Let Me In is a fantasy horror movie directed by Matt Reeves and released in 2010. This film is the American adaptation of Let the Right One In, supposedly adapting the book to screen. This statement is not true. There is an effort to set the movie in America while keeping some of the contexts in the film.
Owen (Kodi Smit-McPhee from The Road) is a bullied outcast desperate for somebody to notice him. Abby (Chloë Grace Moretz from Kickass) is a mysterious new girl who only comes out at night. The two form a tested friendship as forces seek to use them. Will this young love survive the forces set against it?
What I like
While setting the story in America creates some growing pains in the narrative, I commend the efforts to provide a parallel experience to the original. Even the cinematography seems deeply inspired by Let the Right One In.
I will also say there are points when not providing a direct adaptation of the novel works best for the narrative. Oskar—or Owen—is called “Piggy” by bullies because he is chubby. In the Swedish film, Oskar is also called “Piggy,” which never made sense since the child was thin. In Let Me In, the bullies call Owen “little girl,” which fits better for a bully’s limited capacity.
The CGI was better.
What I Dislike
The problem with most American adaptations of a foreign masterpiece is that it usually is an inferior version but in English. Let Me In does not break this standard. Nearly everything done right or even exceptional was done better in the original. That isn’t to say there were problems in the film, specifically, only that it pales in comparison.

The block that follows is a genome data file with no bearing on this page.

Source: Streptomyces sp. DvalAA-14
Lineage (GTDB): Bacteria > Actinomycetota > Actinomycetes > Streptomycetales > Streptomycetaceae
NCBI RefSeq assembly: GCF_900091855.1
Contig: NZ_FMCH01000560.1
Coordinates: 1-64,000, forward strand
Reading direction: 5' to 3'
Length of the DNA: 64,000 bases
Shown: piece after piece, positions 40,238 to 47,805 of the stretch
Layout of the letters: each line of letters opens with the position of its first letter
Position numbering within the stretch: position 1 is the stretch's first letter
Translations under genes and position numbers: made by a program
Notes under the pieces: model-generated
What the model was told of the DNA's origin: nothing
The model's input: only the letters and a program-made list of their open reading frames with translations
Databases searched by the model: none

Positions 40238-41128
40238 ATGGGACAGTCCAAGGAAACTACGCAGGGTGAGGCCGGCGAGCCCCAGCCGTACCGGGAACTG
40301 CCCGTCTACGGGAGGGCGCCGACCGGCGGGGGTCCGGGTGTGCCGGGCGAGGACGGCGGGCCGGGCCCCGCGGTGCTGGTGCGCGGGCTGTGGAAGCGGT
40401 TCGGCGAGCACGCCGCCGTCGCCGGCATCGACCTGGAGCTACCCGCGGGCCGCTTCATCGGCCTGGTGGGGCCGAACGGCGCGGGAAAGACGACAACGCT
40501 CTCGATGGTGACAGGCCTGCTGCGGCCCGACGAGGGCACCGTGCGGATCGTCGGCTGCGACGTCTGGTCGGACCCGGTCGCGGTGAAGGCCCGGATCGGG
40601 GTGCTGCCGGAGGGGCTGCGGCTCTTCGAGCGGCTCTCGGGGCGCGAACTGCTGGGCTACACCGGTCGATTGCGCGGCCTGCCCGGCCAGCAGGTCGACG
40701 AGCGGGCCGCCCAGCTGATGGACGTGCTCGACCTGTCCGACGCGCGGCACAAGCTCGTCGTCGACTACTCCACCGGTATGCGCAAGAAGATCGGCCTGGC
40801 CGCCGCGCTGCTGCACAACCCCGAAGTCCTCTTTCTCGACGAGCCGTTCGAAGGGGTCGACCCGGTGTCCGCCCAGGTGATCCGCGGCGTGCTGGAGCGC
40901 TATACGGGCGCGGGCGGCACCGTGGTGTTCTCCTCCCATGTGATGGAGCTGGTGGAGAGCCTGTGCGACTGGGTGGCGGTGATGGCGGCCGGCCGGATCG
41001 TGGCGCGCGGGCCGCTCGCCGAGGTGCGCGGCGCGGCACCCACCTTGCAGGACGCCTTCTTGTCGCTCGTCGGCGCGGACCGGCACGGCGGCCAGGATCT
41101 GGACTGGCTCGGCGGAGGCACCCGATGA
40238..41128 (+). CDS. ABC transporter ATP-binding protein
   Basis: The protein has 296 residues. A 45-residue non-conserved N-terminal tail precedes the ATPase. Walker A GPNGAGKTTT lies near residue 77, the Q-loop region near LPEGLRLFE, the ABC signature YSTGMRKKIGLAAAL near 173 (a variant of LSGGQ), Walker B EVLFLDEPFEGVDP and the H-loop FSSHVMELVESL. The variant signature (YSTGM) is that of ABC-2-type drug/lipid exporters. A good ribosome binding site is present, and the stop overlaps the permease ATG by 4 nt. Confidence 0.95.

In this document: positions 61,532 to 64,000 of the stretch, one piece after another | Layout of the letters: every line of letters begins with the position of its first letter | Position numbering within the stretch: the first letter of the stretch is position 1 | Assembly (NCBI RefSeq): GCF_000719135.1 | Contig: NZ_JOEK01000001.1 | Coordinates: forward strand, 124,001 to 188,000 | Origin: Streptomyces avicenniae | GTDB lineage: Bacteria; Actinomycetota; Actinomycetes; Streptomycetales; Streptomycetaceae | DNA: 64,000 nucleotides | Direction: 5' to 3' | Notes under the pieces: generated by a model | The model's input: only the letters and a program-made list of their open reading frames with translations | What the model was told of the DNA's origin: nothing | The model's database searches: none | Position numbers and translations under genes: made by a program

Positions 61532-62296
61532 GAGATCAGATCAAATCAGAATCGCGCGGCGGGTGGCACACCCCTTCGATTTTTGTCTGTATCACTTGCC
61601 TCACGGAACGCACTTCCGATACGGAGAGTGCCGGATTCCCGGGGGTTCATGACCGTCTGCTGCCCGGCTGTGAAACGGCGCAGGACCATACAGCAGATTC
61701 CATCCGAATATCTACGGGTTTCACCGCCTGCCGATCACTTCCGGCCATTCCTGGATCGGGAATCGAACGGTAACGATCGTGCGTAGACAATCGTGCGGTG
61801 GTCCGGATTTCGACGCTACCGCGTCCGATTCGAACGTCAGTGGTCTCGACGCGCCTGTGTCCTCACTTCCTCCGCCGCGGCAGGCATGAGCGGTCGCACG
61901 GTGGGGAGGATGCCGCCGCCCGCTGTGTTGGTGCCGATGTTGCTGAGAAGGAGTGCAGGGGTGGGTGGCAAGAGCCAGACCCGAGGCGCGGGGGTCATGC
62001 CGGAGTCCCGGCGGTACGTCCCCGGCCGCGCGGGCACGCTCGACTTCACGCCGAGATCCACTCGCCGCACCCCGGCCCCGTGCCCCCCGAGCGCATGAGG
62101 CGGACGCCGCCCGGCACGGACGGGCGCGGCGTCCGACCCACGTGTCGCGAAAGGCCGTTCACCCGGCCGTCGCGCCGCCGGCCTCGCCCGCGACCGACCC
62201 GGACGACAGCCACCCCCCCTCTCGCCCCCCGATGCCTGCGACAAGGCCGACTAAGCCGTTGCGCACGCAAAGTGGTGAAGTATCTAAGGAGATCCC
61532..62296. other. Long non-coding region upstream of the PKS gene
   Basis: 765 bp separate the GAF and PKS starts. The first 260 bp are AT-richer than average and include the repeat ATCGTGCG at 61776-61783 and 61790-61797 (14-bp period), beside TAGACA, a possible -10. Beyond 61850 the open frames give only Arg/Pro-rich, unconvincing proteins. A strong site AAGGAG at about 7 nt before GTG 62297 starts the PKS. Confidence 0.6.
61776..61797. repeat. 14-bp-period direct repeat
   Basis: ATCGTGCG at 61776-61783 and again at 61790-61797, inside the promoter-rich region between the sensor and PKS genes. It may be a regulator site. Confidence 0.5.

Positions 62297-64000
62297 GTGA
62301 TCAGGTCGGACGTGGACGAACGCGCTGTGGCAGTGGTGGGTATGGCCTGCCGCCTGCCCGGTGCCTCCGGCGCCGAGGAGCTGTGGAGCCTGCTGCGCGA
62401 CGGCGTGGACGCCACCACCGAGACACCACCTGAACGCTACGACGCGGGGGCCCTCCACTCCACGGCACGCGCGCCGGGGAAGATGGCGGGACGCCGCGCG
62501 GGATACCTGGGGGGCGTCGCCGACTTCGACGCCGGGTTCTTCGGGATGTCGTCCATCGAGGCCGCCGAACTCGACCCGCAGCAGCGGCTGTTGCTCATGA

Chloë Grace Moretz is a talented actress and makes a strong Abby, or Eli. But, Eli—played by Lina Leandersson—brings more ominous undertones to the role. I don’t mean to pick on Moretz, as the same point applies to every casting choice.
In terms of adaptation, Let Me In doesn’t try beyond what the original laid out. What is adapted from the novel was adapted by the original with more faith in the source material.
I don’t fault people for wanting an American remake of foreign films, though they usually disappoint me. Some people genuinely cannot follow subtitles for a variety of reasons. I am a slow reader myself, so I understand. One can even claim that translated books fail to match their source material. I find this all fair criticism. Let Me In is a competent film. But, it is only a competent copy of a masterful film.
(3 / 5)